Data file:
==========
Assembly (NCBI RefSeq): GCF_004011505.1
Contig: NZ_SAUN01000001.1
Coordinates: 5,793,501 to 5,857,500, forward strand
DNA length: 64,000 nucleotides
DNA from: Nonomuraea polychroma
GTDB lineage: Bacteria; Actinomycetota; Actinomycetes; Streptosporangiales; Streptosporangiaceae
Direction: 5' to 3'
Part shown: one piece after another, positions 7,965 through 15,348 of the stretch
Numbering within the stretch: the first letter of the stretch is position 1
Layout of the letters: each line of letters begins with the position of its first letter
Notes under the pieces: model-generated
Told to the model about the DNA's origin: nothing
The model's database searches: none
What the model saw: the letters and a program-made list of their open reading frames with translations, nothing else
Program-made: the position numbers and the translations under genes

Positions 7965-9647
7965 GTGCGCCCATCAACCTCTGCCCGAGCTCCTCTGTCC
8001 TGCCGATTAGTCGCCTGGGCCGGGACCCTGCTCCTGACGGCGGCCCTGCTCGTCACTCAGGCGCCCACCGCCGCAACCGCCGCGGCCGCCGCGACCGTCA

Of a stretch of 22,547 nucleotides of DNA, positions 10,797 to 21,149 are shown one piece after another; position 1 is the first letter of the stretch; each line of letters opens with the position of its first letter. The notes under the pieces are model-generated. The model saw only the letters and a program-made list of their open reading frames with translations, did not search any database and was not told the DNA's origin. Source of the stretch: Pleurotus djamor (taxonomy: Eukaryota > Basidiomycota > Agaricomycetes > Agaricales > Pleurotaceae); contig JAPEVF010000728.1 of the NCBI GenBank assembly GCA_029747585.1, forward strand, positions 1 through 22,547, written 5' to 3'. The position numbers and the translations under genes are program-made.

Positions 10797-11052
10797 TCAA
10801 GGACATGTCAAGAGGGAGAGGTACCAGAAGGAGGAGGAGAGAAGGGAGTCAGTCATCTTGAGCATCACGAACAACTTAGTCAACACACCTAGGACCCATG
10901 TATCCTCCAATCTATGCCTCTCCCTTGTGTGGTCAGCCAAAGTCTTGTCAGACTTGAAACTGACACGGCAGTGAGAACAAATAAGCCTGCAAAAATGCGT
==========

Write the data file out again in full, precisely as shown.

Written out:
Assembly (NCBI RefSeq): GCF_004011505.1
Contig: NZ_SAUN01000001.1
Coordinates: 5,793,501 to 5,857,500, forward strand
DNA length: 64,000 nucleotides
DNA from: Nonomuraea polychroma
GTDB lineage: Bacteria; Actinomycetota; Actinomycetes; Streptosporangiales; Streptosporangiaceae
Direction: 5' to 3'
Part shown: one piece after another, positions 7,965 through 15,348 of the stretch
Numbering within the stretch: the first letter of the stretch is position 1
Layout of the letters: each line of letters begins with the position of its first letter
Notes under the pieces: model-generated
Told to the model about the DNA's origin: nothing
The model's database searches: none
What the model saw: the letters and a program-made list of their open reading frames with translations, nothing else
Program-made: the position numbers and the translations under genes

Positions 7965-9647
7965 GTGCGCCCATCAACCTCTGCCCGAGCTCCTCTGTCC
8001 TGCCGATTAGTCGCCTGGGCCGGGACCCTGCTCCTGACGGCGGCCCTGCTCGTCACTCAGGCGCCCACCGCCGCAACCGCCGCGGCCGCCGCGACCGTCA

Of a stretch of 22,547 nucleotides of DNA, positions 10,797 to 21,149 are shown one piece after another; position 1 is the first letter of the stretch; each line of letters opens with the position of its first letter. The notes under the pieces are model-generated. The model saw only the letters and a program-made list of their open reading frames with translations, did not search any database and was not told the DNA's origin. Source of the stretch: Pleurotus djamor (taxonomy: Eukaryota > Basidiomycota > Agaricomycetes > Agaricales > Pleurotaceae); contig JAPEVF010000728.1 of the NCBI GenBank assembly GCA_029747585.1, forward strand, positions 1 through 22,547, written 5' to 3'. The position numbers and the translations under genes are program-made.

Positions 10797-11052
10797 TCAA
10801 GGACATGTCAAGAGGGAGAGGTACCAGAAGGAGGAGGAGAGAAGGGAGTCAGTCATCTTGAGCATCACGAACAACTTAGTCAACACACCTAGGACCCATG
10901 TATCCTCCAATCTATGCCTCTCCCTTGTGTGGTCAGCCAAAGTCTTGTCAGACTTGAAACTGACACGGCAGTGAGAACAAATAAGCCTGCAAAAATGCGT